The Charge must be imposed against a present or prospective immovable property owned by the borrower. It is just a means of providing security that can be enforced in court. It is necessary to make a charge against immovable property in writing. Most crucial thing to remember is that property must be clearly intended to be used as a security for the money payment. A charge cannot be issued if the immovable property is not held by the person who owes the money. A wife, for example, demanded the imposition of a charge on the house property in a maintenance suit. The property could not be charged since it was not built nor held by the husband, according to the court.

A Charge can be created in two ways i.e.

  • Firstly, by Act of parties.
  • Secondly, by Operation of law.

Act of Parties

There are no precise phrases or vocabulary needed to create a charge. when it is created by an act of parties. All that is required is a clear purpose to transfer property as security for the payment of money in praesenti.[2] The parties themselves produce a price by engaging into an agreement.

A charge on future property is legal and operates on it when it becomes available. It is sufficient to form a charge if it is clear from the document that the property will be employed as a security for the payment of the money, and that there will be no interest or right in the property being transferred. The Charge’s bearer has just one remedy i.e., the charged property.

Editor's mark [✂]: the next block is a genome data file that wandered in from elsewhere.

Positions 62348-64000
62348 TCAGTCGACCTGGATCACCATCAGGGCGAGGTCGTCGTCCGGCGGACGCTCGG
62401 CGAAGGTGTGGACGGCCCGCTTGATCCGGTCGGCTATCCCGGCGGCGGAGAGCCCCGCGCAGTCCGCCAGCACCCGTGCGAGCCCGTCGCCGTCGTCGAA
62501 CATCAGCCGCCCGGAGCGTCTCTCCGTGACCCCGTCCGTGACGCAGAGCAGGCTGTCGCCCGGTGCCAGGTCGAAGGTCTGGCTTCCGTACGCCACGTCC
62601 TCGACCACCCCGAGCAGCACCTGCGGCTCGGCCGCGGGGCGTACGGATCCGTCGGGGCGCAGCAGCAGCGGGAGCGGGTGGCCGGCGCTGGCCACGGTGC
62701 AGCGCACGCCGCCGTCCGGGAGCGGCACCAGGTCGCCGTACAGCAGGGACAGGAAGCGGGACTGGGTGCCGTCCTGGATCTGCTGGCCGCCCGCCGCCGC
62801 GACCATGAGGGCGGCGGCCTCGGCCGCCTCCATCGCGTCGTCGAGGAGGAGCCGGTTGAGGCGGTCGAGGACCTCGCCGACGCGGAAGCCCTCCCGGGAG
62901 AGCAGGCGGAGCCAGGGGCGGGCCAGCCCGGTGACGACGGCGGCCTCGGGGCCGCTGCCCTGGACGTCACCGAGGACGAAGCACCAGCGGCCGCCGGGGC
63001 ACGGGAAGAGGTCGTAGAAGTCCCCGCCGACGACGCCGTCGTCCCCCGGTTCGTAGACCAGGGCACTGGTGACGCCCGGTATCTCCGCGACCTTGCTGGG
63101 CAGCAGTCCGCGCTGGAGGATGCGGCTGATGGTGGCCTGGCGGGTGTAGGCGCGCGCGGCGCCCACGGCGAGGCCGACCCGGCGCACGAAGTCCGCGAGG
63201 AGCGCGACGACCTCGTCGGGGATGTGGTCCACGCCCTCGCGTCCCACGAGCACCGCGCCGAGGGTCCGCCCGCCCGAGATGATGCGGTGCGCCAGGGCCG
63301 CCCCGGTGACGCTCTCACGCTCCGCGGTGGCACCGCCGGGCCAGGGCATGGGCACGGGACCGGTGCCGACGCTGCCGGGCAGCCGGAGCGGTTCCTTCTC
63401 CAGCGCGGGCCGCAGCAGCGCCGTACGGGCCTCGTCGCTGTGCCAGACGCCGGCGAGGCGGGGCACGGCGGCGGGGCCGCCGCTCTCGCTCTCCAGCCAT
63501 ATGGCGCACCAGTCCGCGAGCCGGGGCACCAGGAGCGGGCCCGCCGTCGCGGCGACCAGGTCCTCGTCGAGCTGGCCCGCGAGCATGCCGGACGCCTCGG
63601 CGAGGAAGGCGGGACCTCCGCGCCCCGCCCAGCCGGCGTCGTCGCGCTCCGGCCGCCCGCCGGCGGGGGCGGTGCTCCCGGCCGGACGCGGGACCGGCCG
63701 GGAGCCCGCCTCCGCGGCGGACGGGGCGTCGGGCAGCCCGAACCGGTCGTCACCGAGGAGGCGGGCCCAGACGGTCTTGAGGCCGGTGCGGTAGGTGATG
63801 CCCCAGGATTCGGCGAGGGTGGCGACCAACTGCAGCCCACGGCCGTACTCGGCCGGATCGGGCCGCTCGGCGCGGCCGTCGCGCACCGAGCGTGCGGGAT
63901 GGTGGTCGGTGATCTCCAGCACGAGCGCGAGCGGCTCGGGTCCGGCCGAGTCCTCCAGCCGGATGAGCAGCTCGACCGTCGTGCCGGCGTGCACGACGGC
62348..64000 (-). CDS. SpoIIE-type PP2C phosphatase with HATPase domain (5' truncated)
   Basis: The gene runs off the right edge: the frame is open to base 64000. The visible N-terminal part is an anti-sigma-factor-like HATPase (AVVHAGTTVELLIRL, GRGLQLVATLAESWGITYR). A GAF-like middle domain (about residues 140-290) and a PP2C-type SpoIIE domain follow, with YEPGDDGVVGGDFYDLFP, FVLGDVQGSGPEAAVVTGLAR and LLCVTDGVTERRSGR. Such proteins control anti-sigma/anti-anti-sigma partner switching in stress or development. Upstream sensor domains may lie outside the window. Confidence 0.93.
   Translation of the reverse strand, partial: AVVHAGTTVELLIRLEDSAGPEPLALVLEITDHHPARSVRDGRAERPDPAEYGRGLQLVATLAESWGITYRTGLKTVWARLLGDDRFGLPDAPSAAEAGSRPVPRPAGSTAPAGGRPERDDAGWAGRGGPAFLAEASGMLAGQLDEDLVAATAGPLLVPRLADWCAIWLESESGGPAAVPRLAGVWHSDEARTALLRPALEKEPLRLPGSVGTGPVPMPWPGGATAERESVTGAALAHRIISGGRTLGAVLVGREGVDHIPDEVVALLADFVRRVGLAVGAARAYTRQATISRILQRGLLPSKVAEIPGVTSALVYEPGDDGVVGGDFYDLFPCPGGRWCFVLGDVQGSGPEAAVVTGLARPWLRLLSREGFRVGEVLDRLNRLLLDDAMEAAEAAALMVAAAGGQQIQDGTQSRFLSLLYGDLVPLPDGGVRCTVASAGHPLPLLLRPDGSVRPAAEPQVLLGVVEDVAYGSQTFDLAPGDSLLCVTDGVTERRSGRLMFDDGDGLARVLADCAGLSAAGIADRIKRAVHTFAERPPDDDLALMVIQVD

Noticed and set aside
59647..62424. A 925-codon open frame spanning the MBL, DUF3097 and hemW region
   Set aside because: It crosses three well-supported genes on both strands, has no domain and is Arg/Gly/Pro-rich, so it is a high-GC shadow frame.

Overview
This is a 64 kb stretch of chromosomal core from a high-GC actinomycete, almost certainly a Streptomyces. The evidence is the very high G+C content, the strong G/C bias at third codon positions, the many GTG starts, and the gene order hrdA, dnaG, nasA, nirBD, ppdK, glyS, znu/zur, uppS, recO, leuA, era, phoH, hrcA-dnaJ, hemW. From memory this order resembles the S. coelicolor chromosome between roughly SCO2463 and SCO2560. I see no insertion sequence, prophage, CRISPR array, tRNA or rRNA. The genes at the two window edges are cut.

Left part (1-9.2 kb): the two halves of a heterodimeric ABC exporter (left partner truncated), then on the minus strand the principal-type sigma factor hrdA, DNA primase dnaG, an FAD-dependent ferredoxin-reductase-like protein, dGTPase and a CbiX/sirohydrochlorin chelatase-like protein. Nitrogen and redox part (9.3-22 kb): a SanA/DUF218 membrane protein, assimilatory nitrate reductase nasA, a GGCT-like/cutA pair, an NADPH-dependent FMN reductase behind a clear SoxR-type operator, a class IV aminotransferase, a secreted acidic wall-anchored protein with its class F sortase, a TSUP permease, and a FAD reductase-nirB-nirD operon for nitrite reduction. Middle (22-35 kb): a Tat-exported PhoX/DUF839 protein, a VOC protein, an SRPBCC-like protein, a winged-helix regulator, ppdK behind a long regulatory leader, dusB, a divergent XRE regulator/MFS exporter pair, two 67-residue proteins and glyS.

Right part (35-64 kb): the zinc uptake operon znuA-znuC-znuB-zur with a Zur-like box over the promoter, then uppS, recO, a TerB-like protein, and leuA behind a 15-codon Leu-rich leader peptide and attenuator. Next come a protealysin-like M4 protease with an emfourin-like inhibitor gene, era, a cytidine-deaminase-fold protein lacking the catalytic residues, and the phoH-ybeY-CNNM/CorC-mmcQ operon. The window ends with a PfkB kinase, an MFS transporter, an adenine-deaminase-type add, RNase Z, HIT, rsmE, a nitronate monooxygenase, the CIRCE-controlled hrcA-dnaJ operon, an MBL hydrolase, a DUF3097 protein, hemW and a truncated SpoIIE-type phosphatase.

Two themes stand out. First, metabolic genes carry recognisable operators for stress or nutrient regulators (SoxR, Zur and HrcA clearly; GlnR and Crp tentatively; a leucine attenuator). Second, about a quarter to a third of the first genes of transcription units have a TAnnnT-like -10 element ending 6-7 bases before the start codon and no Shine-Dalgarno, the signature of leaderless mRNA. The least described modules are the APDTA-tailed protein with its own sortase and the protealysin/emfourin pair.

For example, A inherited the property from his grandmother. He also receives a certain amount of rent from the property. He signed an arrangement with B to pay a portion of the rent to him on his own initiative, and B will have a charge on the property. In this transaction, A owes no money to B, and B has no right to the rent that accrues from that property. A has placed a charge on the property by committing to pay B a specified sum, which B can enforce if A fails to meet his responsibilities.

Operation of Law

The operation of the legislation can also result in the creation of a Charge. It signifies that the Charge was made against the parties’ desire or purpose, yet the law requires them to comply with specific duties.

For example, B paid A the whole amount of the purchase price in advance. However, neither A nor B is transferring or registering the property in B’s name. By operation of law, a charge will be placed on the property in favour of B.

The following are some examples of Charge generation by operation of law: –

  1. Section 55(4)(b) TPA – The vendor has not been paid the full amount owed to them. The seller is entitled to a charge on the property in the hands of the buyer if the ownership of the property moves into the buyer’s hands before the entire purchase price is paid.[3]
  2. Section 55(6)(b) TPA- The vendee is compensated for the money paid in advance. The vendee has a charge on the property against the seller and all the persons claiming under him to the extent of seller’s interest in the property for the amount of any purchase money properly paid by buyer in anticipation of delivery, plus interest on that amount, as against the seller and all the persons claiming under him to the extent of seller’s interest in the property.